Buckingham Palace noticed Prince Williams giddiness at spending Duchy money

Last week, Kensington Palace staff “excitedly” briefed Richard Eden at the Daily Mail about their plans to hire a Top CEO to run operations around KP, plus the Duchy of Cornwall and Earthshot and what have you. It actually didn’t occur to me at the time that this is just another version of “William is too lazy and stupid to do his job.” When Charles was Prince of Wales, he had a bloated staff at every level, but he was actually an involved executive, dealing with Duchy business constantly and creating all kinds of schemes and charities. William can’t be bothered – he’s going to dump everything on an “emotionally intelligent, low ego, ‘servant’ leader” CEO, who will then have to give William credit for everything and excitedly brief the media about how William is really running things. Well, Rebecca English at the Mail has a follow-up on the CEO hunt and how William’s lazy scheme is going down at Buckingham Palace. Some highlights:

The CEO hunt: They have even employed a top ‘global leadership services’ agency, Odgers Berndtson, to find their candidate – for a hefty commission no doubt, as big City headhunters traditionally charge a third of their first-year salary as a finder’s fee.

A revolutionary move: It’s almost impossible to convey just how revolutionary William and Kate’s decision to bring in a ‘real-world’ executive to oversee their Kensington Palace household is. Royal households are operations where, traditionally, senior executives boast historic titles such as ‘Lord Chamberlain’ (effectively Buckingham Palace’s CEO), and ‘Master of the Household’. Most have spent decades navigating the hierarchy of the royal household, or entered from a Whitehall or military background. It’s an internal joke (albeit repeated with tongue firmly in cheek) that the Palace still operates using ‘Windows 1066’. An ‘inspiring internal champion’ who is ‘able to flex’ (as the job description reads) is going to be either a breath of fresh air or an icy blast of wokery, depending on how you are minded to interpret it.

A good move? One source who has worked within the palace walls told me: ‘It’s a smart move, although one hard to align with the existing set-up at Buckingham Palace where many live for hierarchy and titles. Having a CEO that oversees all the various extensions in their world – the Duchy of Cornwall, the Royal Foundation [the couple’s charitable arm], the Earthshot Awards and the Princess’s Centre for Early Childhood – seems a good move to me. Modernising their organisational and operational structure is sensible, as long as it means bringing in people from the outside with ‘real world’ experience as opposed to career courtiers.’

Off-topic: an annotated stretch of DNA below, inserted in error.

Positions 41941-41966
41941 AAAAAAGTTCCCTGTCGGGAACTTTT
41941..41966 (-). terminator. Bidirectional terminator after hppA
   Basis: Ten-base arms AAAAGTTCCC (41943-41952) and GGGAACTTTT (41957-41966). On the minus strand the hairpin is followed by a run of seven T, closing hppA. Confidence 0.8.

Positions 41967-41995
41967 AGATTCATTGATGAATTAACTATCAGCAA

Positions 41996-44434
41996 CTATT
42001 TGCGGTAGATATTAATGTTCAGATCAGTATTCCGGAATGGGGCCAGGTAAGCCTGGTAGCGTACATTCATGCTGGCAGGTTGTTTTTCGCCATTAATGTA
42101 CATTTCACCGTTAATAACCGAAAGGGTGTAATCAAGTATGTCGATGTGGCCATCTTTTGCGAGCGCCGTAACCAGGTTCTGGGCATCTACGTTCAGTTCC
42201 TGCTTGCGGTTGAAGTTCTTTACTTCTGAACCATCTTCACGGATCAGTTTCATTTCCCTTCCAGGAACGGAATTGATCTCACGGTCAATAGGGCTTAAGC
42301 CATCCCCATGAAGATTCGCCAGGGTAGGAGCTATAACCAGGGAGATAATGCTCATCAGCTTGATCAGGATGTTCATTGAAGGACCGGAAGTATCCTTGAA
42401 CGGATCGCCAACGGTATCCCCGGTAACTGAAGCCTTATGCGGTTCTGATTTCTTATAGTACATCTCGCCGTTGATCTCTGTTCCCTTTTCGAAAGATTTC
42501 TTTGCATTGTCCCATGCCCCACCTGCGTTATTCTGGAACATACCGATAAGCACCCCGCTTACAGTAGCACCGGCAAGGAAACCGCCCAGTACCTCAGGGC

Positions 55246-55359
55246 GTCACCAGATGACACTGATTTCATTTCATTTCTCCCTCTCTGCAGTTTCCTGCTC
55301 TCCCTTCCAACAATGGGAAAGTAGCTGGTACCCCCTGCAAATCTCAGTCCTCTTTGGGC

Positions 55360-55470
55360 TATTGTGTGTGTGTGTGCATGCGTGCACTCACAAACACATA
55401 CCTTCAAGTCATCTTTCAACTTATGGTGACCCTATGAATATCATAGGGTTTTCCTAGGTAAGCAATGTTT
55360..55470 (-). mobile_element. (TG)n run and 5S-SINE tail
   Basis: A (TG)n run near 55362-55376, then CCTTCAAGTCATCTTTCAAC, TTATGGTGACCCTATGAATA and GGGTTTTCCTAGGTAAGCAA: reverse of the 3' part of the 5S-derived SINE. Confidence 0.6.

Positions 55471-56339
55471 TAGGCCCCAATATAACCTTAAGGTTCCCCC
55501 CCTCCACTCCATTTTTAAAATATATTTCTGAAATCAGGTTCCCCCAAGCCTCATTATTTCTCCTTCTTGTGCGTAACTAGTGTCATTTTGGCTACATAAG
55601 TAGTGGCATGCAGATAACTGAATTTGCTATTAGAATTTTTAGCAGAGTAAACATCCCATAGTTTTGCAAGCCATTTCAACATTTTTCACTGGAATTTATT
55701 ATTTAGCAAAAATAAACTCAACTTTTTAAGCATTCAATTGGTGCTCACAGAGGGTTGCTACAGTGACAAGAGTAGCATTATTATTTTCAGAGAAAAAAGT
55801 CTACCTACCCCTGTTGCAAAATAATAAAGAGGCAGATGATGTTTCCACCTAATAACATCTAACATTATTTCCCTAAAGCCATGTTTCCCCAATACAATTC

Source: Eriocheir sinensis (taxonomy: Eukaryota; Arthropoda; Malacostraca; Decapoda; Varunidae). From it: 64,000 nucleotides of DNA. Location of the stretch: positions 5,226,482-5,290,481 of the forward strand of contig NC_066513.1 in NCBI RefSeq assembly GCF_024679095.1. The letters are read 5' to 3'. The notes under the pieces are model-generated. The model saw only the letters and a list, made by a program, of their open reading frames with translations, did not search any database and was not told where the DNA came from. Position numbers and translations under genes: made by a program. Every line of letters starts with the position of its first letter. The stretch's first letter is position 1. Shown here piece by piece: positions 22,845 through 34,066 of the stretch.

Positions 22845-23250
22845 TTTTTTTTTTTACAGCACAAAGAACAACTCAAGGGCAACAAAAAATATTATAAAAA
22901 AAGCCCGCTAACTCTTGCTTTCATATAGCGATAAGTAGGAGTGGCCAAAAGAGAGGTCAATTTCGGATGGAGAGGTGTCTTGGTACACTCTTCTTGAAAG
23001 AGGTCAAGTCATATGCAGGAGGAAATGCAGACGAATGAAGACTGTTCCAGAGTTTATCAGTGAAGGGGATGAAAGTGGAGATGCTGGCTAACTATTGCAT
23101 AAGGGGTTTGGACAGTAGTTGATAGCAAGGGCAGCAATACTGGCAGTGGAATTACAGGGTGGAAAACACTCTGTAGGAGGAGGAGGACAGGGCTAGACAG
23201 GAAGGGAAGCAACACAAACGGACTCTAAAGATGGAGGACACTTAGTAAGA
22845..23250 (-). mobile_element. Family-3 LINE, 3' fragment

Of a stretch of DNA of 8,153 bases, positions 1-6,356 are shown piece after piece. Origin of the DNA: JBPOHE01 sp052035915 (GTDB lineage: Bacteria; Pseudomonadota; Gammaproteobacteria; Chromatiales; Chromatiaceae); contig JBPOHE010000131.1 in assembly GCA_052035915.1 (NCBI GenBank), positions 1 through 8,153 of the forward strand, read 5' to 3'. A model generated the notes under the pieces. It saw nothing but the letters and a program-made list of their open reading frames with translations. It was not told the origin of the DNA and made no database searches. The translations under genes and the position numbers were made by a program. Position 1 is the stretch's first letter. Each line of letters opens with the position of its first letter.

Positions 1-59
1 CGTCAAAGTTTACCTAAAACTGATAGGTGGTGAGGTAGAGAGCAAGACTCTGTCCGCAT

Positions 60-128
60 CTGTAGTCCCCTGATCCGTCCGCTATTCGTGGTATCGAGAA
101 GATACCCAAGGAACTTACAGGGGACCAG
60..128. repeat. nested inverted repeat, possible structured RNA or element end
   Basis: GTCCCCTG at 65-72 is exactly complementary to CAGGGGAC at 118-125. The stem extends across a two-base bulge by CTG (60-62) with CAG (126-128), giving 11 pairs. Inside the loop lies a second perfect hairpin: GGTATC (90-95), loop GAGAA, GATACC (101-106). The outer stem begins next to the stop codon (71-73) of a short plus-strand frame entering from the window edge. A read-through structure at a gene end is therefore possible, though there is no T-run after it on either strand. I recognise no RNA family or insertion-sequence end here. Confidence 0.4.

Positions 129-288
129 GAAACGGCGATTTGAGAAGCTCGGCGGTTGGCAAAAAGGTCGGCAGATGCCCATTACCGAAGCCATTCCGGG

Buckingham Palace’s reaction: How this will go down at Buckingham Palace remains to be seen. One well-placed insider remarked dryly to me: ‘Oh yes, I’ve heard about this ‘interesting’ plan’, suggesting perhaps not everyone is comfortable with the corporatisation of the court. Certainly, the move came as a surprise to many, until they read about it in my colleague Richard Eden’s Thursday column, which suggests family communications still aren’t as seamless as they could be.

Oh my: While there is pride for how William has stepped up to his new role, some have been less appreciative of his ‘my way, or the highway’ approach on occasions. Some are even asking whether there is a little ‘giddiness’ in the Team Wales camp now William has his hand on the tiller of the Duchy of Cornwall, the £650 million estate that funds the heir to the throne. This elevation means he no longer has to go cap-in-hand to Charles for cash or consult him on management decisions. ‘The reason William hasn’t done this before is because he hasn’t had the autonomy,’ one observer remarks.

A hiring flurry: I’m told that despite the hiring flurry, the Waleses are not keen to expand their operation too much. The job ad suggests their CEO would lead a 60-strong workforce. This seems a little on the low side given they have hired entire teams for their projects in recent years, as well as a raft of social media specialists. However, it’s still far fewer than the 250-plus employed by the previous Prince of Wales and Duchess of Cornwall. ‘William and Catherine are a couple who like to be very hands-on and able to wander around the office and know everyone who works for them by name,’ a source tells me. ‘They know their partners and their children and don’t blink an eye if people bring their dogs into work, as has happened over the years. It’s surprisingly informal, really.’

[From The Daily Mail]

“Some are even asking whether there is a little ‘giddiness’ in the Team Wales camp now William has his hand on the tiller of the Duchy of Cornwall” – I’ve long believed that Charles spent a significant amount of time and effort “William-proofing” the Duchy of Cornwall so his prodigal son wouldn’t loot the Duchy in a series of spending sprees. We’ll see if Charles actually managed to do that. From everything we’ve heard, over the years, Charles transformed the Duchy so that it operated as a more streamlined business, with executive officers and middle-managers and corporate accountability. I wonder what those people think of William’s giddy spending and his need to create a more baroque chain of command.

Anyway, it’s clear that Charles and Camilla want no part of William’s moronic CEO scheme, and I would imagine that eventually someone will be hired and they’ll work in KP for about six months before leaving under “mysterious” circumstances and that will be the end of that.

Photos courtesy of Avalon Red, Cover Images.

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